March 8, 2004
NEW YORK (CBS.MW)—More shock and
awe from Ben Bernanke? Careful study of this rising
federal reserve governor`s March 2 speech suggests there
might really be a "Greenspan Put" underpinning the stock
market—great short-term, but ominous long-term.
Bernanke emerged from an
obscure existence amongst the footnotes of arcane
economic history texts only in August 2002, when first
appointed to the Federal Reserve Board.
That November, he began his
shock and awe campaign by asserting that, rather
than accept deflation, "…the U.S. government has a
technology, called a printing press (or, today, its
electronic equivalent)" that would be used to
generate rising prices. [Deflation:
Making Sure "It" Doesn`t Happen Here , November 21,
This inflationist speech arguably triggered the
gold`s subsequent breakout. But Bernanke was never
qualified or even questioned by the Fed.
Subsequent, equally decisive speeches have made
Bernanke the most significant Fed leader after Alan
Greenspan—more significant, indeed, for those who prefer
intelligibility. Any future president may have
difficulty not appointing Bernanke Greenspan`s
Bernanke`s adult life has been spent soaking in the
history of the Great Depression. That event, it is now
generally agreed, was essentially the
fault of the Federal Reserve and other central
The fact that Bernanke`s expertise in central bank
mishandling of new policies was apparently his main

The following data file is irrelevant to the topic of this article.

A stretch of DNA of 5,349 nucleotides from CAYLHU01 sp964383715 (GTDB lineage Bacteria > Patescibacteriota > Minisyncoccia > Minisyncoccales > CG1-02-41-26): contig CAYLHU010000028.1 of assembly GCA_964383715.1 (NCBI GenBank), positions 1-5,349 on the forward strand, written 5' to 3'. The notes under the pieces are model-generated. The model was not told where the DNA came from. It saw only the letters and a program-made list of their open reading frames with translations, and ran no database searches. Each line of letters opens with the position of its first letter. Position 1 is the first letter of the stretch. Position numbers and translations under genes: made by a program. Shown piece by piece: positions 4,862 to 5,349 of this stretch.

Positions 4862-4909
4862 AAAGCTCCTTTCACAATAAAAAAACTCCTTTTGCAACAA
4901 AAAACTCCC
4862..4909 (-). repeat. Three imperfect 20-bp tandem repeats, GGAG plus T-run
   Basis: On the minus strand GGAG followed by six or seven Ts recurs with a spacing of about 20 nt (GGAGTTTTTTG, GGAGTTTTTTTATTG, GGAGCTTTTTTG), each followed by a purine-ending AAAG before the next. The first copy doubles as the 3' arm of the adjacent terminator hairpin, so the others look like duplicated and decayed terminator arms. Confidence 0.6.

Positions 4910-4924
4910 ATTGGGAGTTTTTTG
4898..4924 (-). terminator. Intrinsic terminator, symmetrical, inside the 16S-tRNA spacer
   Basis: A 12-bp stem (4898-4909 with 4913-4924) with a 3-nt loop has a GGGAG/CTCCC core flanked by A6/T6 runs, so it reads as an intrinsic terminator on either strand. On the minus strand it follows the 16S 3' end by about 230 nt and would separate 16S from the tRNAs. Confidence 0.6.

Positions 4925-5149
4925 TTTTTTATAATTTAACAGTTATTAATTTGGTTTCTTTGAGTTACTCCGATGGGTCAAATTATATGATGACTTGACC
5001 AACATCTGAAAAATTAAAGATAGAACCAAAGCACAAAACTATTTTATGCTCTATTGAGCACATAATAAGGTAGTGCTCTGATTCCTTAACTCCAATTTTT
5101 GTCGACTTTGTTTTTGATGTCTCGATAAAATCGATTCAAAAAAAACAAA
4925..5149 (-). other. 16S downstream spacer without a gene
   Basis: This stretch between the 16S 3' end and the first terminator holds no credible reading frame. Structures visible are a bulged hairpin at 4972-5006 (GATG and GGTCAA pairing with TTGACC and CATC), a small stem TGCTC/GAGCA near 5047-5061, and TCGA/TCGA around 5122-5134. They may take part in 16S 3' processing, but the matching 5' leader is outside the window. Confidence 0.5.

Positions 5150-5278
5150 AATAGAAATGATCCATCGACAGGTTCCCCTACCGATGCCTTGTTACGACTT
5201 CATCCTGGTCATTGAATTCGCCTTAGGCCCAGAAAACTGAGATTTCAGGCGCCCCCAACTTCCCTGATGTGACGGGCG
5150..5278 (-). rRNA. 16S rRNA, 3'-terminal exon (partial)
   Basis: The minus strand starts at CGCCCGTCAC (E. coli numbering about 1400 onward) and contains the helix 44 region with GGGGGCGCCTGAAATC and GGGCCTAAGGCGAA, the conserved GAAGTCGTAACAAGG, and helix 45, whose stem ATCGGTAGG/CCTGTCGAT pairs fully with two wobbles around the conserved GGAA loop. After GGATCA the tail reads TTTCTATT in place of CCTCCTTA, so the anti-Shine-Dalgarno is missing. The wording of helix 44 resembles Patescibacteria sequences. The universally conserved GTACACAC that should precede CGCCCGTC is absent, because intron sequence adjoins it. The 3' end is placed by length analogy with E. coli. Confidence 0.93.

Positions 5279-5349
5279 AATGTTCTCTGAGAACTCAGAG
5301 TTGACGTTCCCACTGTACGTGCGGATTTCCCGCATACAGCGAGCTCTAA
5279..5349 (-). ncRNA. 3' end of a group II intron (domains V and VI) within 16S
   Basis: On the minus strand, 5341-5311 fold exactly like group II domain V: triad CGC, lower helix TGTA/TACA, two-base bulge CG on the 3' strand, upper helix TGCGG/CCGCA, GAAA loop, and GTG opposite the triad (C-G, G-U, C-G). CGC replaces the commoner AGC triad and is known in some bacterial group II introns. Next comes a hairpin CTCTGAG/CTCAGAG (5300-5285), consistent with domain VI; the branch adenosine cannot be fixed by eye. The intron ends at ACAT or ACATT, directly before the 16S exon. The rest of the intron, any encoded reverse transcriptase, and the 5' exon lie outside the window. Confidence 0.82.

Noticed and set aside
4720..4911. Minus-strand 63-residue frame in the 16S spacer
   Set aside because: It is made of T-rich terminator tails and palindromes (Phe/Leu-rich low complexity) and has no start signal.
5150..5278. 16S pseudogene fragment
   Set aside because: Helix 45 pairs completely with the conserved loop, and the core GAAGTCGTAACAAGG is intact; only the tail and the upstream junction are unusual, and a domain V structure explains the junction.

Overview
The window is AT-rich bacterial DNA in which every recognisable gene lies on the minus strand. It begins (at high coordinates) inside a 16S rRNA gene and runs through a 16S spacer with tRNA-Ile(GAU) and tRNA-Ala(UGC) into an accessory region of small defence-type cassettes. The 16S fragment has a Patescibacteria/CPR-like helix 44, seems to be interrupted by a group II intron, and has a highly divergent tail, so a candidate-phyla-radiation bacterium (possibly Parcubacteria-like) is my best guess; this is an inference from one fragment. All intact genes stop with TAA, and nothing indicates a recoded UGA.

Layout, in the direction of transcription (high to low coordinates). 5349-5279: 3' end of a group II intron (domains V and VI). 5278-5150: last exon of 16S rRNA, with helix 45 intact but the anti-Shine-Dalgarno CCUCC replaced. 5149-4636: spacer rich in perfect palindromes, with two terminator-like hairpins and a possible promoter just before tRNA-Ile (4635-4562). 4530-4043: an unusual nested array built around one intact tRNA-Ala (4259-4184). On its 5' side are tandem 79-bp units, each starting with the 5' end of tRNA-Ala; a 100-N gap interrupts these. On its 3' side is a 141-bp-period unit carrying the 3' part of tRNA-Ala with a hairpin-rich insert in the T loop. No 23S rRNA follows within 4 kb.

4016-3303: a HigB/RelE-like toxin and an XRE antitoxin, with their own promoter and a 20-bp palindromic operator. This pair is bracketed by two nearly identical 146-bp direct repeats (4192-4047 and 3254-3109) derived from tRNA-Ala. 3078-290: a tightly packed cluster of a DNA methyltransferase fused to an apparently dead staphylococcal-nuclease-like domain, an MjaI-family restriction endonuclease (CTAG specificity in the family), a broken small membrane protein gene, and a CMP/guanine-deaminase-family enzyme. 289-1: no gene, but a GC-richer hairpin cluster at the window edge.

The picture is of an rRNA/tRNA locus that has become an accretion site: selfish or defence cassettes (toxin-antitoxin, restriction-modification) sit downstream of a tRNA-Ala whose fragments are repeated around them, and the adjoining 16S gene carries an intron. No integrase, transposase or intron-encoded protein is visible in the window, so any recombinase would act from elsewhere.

qualification to become a governor might suggest that
the Fed now regards itself as once again an innovator.
This latest speech is titled
"Money, Gold, and the Great Depression." On its
face, it is a characteristically taut and elegant
discussion of the 1930s. At a deeper level, it is a
commentary on the aspirations of the modern Fed.
The speech displays:
Extreme solicitude for the
banking system. Bernanke ridicules the "liquidationist"
viewpoint that closure of weak banks was healthy,
and emphasizes the damage done by the credit contraction
caused by bank failures. Problem: the opposite policy,
arguably in effect now, leads to "moral
hazard"—promiscuous risk-taking—and privileges the
management of financial intermediaries.
Suspicious sensitivity to stock
market levels. Bernanke criticizes the Fed
(probably correctly) for pricking the stock market
bubble of 1929. But he then argues that the subsequent
market crash itself did real economic damage. This type
of thinking is what causes observers to believe that the
Fed will try to prevent any serious market decline—the
rumored "Greenspan Put."
Excessive collegiality with other
countries` financial elites. Bernanke has a fine
understanding of international economic relationships.
Thus, unusually, he notes that in the 1920s France, by
undervaluing the franc and hogging gold, may have
materially contributed to world deflation. Nowadays, the
Fed tolerates the undervaluationist echelon of Asian
states currently led by China, which recycle their
reserves by buying U.S. government paper. Which may be
great from the perspective of the Fed, Wall Street and
Washington. But it ignores Main Street America,
eviscerated by underpriced completion.
Alarming preoccupation with the Fed`s institutional
power. Bernanke & Co. always
blame the gold standard for the 1930s disaster. Gold
Standard defenders would see this as blaming bullet
wounds on the gun. The concept was mishandled in
important ways in the `20s, in part because of the
aftermath of World War I. Bernanke acknowledges all
this—but still prefers to disparage the gold standard,
thereby giving central bankers more freedom.
Bernanke`s speech suggests Fed ambition on a scale
not seen since the era of 1960s-style fine-tuning.
It`s currently good for importers, Wall Street and
other financial intermediaries, and the Chinese.
But it means a mounting risk of an
anti-business reaction from its Middle American victims,
1970s-style exchange rate turmoil—and a return to the
P/Es of that miserable time.